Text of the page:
Businesses Warm to Indonesia's Moratorium on Forest Clearing

Voice of America
October 22, 2010
(Transcript)

by Sara Schonhardt

The Indonesian government is imposing a moratorium on forest
clearing in return for $1 billion grant from Norway to fund
projects to curtail deforestation and land degradation.
Environmental groups and some businesses welcome the freeze.

Starting in January, Indonesia will bar companies from clearing
native forest and peat lands for two years. Timber, pulp and
paper operations, and palm oil plantations will be banned from
expanding onto new concessions.

The decision initially raised concerns that it would set off a
rush of land acquisitions or hurt the economy.

But now many business people and environmentalists say timber
industries can still develop land for which they already hold
licenses, and they will be able to expand into areas that have
been degraded by erosion or previous uses.

The timber and palm oil industries contribute to the destruction
of around two-million hectares of Indonesian forest each year,
the leading cause of the country's greenhouse gas emissions.

Environmental groups consider the freeze an opportunity for
businesses to improve their forest management.

Bustar Maitar works with Greenpeace:

"This moratorium also is the opportunity for the industry to
improve the productivity of their plantations," said Bustar
Maitar. "The yield of production of Indonesian plantations is
very low compared with Malaysian plantations."

Although Indonesia produces more palm oil than neighboring
Malaysia, it yields less per hectare. If companies become more
efficient, Maitar says they could expand production without
destroying the forest.

Some environmental groups, however, say stopping plantations
from expanding is unrealistic. They say it is more important to
set out clear regulations on forest ownership and land planning.

The government says around 40 million hectares of degraded land
could be used for palm plantations, but it has not decided on a
formal definition of what degraded land is or where it is
located.

Indonesia pledged to reduce its carbon emissions by 26 percent
by 2020. Much of that reduction can come from protecting its
forests and peat land. They lock in carbon, but release it when
they are used for planting.

Greenhouse gas emissions are thought to contribute to global
warming. Countries around the world are debating how best to
reduce emissions without stalling economic growth.

Aida Greenbury manages sustainability programs at Asia Pulp and
Paper, one of the region's largest paper companies. She says
government and business must work together to save Indonesia's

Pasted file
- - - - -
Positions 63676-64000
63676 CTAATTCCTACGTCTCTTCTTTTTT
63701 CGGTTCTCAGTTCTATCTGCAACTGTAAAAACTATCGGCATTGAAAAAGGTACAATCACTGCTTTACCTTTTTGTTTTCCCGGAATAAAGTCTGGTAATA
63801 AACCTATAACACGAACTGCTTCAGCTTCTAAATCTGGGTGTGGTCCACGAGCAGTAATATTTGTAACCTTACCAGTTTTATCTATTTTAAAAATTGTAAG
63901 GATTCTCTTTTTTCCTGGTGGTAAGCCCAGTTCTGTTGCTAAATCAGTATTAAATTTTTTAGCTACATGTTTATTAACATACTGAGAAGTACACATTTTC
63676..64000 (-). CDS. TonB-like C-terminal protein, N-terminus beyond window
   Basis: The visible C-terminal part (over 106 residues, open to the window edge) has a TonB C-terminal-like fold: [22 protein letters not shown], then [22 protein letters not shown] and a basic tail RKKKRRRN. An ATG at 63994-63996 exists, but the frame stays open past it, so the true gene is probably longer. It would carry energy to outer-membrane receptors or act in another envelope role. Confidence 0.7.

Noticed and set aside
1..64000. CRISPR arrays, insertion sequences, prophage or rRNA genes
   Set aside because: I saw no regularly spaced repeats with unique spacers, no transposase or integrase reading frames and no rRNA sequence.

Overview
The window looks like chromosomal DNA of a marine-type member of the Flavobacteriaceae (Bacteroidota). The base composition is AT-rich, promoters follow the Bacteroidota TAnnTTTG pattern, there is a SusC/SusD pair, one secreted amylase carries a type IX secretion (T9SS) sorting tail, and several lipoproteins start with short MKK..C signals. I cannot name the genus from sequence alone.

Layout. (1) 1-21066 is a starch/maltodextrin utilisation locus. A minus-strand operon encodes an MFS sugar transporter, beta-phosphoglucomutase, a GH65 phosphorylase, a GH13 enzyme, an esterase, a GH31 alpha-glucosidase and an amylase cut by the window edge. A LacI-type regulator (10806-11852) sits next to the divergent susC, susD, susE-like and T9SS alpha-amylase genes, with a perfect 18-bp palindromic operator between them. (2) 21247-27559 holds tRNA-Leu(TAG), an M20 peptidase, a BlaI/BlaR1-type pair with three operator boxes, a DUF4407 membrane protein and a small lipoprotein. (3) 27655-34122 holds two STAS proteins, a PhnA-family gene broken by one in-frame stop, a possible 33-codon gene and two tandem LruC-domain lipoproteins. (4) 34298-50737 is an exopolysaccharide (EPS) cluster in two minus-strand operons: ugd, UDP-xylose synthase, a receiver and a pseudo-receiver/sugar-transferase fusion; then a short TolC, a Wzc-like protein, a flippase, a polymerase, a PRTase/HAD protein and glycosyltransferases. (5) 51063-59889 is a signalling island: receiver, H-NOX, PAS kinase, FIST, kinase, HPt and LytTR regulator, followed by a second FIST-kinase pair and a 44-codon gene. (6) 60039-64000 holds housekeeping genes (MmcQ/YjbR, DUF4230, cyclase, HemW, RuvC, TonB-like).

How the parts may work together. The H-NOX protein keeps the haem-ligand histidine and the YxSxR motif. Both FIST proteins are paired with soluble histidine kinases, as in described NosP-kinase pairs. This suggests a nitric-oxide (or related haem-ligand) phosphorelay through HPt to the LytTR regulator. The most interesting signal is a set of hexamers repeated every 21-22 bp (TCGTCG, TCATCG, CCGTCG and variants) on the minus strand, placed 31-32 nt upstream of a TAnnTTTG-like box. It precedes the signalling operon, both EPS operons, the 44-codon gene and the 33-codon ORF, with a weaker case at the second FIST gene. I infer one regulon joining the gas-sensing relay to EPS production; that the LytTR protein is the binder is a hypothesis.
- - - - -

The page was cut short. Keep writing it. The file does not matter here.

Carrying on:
forests.

"No one company can single-handedly address the issues of
protection of rainforest and climate change," said Aida
Greenbury. "We are simply not large enough and we do not have
influence over enough land."

Greenbury says her company sets aside 40 percent of its 2.5
million hectares for conservation and that it has invested in
protecting tiger and orangutan habitats.

She says poverty is the leading cause of deforestation, and that
by providing jobs, plantations help reduce illegal logging.

Forestry and its related industries account for about 5.5
percent of Indonesia's $515-billion economy.

Sinar Mas is Asia Pulp and Paper's parent company. Greenpeace
accuses the group of clearing virgin forest and peat land and
has pressured Nestle, Unilever and Burger King to sever palm oil
contracts with the agribusiness giant.

Maitar says Greenpeace wants the government to weigh the costs
to the environment against the economic benefits of the timber
industry.

"For us Sinar Mas is the example," said Maitar. "Of course it is
not only Sinar Mas. We know there are many other companies also
doing the same thing. What we want to show to the government is
that this is a type of iceberg."

Forest protection groups say the moratorium gives the government
time to clarify regulations on forest development. At the same
time, the government can determine guidelines for projects that
can earn money from REDD, a global program that allows
industrialized nations to pay developing ones to reduce their
emissions from deforestation and land degradation.

Greenbury says the moratorium is a welcome breather in an
industry that has moved very fast for 30 years.

"I think it is really good to have a break," she said. "From 80
[1980] until 2010, we have been under enormous criticism from
all over the world. So let us just stop everything, tell us
where did we do wrong and let us analyze it, see where we can
improve according to national regulations and then come up with
a new set of regulations or system."

Indonesia is the world's third-largest greenhouse gas emitter.
The international community has lauded its commitment to
reducing emissions from forestry, but enforcement is a major
problem since the country's massive forests are difficult to
police.